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The Body's Defenses Against Breathing Dusty Air

The respiratory tract is protected by mechanisms that work to keep our airways and lungs relatively clean

June 23, 2016
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Illustration: / Alila Medical Media

Illustration: / Alila Medical Media

Read more in the series about remodeling jobsite dust: Part 1, The Dirt on Dust

Under normal conditions, every cubic foot of air we breathe contains about 25,000 particles, most of which are too small to see (less than 40 microns in diameter). Fortunately, our respiratory tract is protected by mechanisms that work to keep our airways and lungs relatively clean.

Anatomy of the lungs. Illustration: / Alila Medical Media

Nose. When we breathe through the nose, air moves into the nasal cavity and sinuses where many airborne particles are trapped by a thin layer of mucus that lines the surface of the air passages. Fine hair-like structures called cilia continuously move the mucus (as many as four cups per day) into our throat, where most of it is swallowed. However, the quantity and viscosity of the mucus produced is affected by air quality. Allergens, for example, stimulate the immune system to send more blood to the nasal passages, which can cause swelling, inflammation, and increased mucus production. If the cilia can’t keep up, congestion or a runny nose may result.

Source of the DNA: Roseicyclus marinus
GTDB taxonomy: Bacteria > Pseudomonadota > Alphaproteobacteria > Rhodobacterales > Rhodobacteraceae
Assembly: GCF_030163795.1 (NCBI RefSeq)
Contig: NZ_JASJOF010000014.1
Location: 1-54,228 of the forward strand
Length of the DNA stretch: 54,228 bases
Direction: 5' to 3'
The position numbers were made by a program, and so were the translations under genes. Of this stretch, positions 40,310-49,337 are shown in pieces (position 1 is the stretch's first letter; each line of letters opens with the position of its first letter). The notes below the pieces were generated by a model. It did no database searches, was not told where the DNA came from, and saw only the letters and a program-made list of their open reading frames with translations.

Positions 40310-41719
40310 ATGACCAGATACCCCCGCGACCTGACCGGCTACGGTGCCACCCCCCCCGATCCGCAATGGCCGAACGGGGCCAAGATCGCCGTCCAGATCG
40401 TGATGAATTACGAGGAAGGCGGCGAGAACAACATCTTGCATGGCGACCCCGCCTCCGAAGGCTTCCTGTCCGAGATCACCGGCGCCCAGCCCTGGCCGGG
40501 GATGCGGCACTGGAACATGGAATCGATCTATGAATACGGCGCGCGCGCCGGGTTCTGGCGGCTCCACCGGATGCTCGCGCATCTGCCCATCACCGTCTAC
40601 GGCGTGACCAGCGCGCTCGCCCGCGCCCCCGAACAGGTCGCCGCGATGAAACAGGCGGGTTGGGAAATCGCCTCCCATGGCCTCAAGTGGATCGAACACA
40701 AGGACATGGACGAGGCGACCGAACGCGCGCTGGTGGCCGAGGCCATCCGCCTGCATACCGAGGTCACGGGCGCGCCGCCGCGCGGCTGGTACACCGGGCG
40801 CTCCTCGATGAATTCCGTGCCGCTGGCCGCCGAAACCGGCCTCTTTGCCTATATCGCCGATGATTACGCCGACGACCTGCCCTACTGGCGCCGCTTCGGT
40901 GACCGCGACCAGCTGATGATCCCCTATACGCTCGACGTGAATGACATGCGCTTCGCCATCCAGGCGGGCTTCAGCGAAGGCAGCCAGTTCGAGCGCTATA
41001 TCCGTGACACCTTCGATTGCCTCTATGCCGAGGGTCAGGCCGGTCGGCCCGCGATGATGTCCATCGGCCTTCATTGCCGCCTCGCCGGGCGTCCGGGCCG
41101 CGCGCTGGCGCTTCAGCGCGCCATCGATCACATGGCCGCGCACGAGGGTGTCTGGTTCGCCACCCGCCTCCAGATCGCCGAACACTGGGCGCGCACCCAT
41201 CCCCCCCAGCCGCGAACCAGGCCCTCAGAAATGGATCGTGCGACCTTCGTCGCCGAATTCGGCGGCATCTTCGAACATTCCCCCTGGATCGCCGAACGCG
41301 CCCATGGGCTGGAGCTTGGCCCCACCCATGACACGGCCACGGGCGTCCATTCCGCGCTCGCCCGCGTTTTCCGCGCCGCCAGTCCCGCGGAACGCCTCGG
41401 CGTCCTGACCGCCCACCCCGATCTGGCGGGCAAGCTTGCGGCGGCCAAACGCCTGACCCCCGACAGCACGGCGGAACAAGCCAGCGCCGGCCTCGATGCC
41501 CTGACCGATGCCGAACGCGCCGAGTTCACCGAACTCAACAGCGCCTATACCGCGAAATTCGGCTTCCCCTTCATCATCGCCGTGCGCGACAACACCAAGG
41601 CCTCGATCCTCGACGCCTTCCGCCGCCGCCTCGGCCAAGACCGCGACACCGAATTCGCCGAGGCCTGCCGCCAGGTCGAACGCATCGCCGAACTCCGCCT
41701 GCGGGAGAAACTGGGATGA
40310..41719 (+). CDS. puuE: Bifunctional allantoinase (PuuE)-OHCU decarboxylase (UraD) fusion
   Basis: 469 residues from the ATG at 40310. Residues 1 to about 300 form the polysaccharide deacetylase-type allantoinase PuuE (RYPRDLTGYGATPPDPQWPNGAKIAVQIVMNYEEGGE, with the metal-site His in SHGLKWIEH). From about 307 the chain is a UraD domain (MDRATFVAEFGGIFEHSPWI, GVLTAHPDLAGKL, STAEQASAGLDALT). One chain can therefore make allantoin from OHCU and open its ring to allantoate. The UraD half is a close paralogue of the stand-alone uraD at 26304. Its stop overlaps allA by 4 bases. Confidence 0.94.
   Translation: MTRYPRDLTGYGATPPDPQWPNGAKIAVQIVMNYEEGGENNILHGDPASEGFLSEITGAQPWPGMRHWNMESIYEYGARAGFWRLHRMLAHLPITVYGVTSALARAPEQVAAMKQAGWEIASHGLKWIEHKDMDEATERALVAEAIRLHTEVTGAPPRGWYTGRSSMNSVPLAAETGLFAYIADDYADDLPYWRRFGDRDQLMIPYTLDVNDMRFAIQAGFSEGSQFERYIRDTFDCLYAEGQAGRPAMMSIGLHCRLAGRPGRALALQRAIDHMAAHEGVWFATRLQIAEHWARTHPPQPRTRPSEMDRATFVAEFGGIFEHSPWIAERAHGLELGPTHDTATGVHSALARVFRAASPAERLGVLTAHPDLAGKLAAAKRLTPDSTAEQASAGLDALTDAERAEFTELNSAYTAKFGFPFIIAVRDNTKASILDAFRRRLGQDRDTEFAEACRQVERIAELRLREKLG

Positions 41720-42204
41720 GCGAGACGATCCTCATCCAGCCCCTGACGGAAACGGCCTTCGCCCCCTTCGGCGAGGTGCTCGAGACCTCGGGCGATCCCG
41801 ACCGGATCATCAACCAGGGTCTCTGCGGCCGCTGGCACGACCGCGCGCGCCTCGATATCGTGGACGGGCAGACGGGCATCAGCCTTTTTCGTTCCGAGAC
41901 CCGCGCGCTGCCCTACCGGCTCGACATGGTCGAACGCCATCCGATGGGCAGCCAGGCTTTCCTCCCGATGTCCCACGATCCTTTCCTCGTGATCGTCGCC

Bronchial tubes. Particles that make it through the nasal cavity—or that bypass it when we breathe through our mouth because of congestion or exertion—enter the trachea, then the bronchial tubes, whose trunk-and-branch passageways grow smaller the deeper into the lung the air travels. Here, too, the wavelike motion of cilia transports particle-laden mucus upward into the throat, where it is either swallowed or spit out.

Alveoli. The exchange of oxygen and carbon dioxide takes place in the smallest, deepest branches of the lungs, called the alveoli. Here there are no cilia, and the defense against particulates is taken over by microphages. These special cells engulf and consume particles, then make their way to larger passageways, where cilia push them up and out of the lungs.

Size, Shape, and Number 

How the lungs react to the presence of particles depends on where the particles settle. The greatest danger comes from large quantities of small particles that reach the alveoli. Microphages that are overwhelmed may allow particles to collect in the lungs or may die before they are able to leave the lungs. In both cases, the result is the formation of scar tissue, or fibrosis. Over time, fibrosis can reduce the lungs’ ability to expand and contract, which affects the efficiency of oxygen exchange. Certain substances do more damage than others; silicosis, for example, is a condition named for the crystalline silica particles that cause the inflammation that can very quickly lead to fibrosis and impaired lung function.

Silica image: courtesy NIOSH / CDC



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About the Author

Amanda Voss, an author and policy analyst based in Denver, is managing editor of Energy Design Update. 

About the Author

Sal Alfano is executive editor for Professional, 202.365.9070

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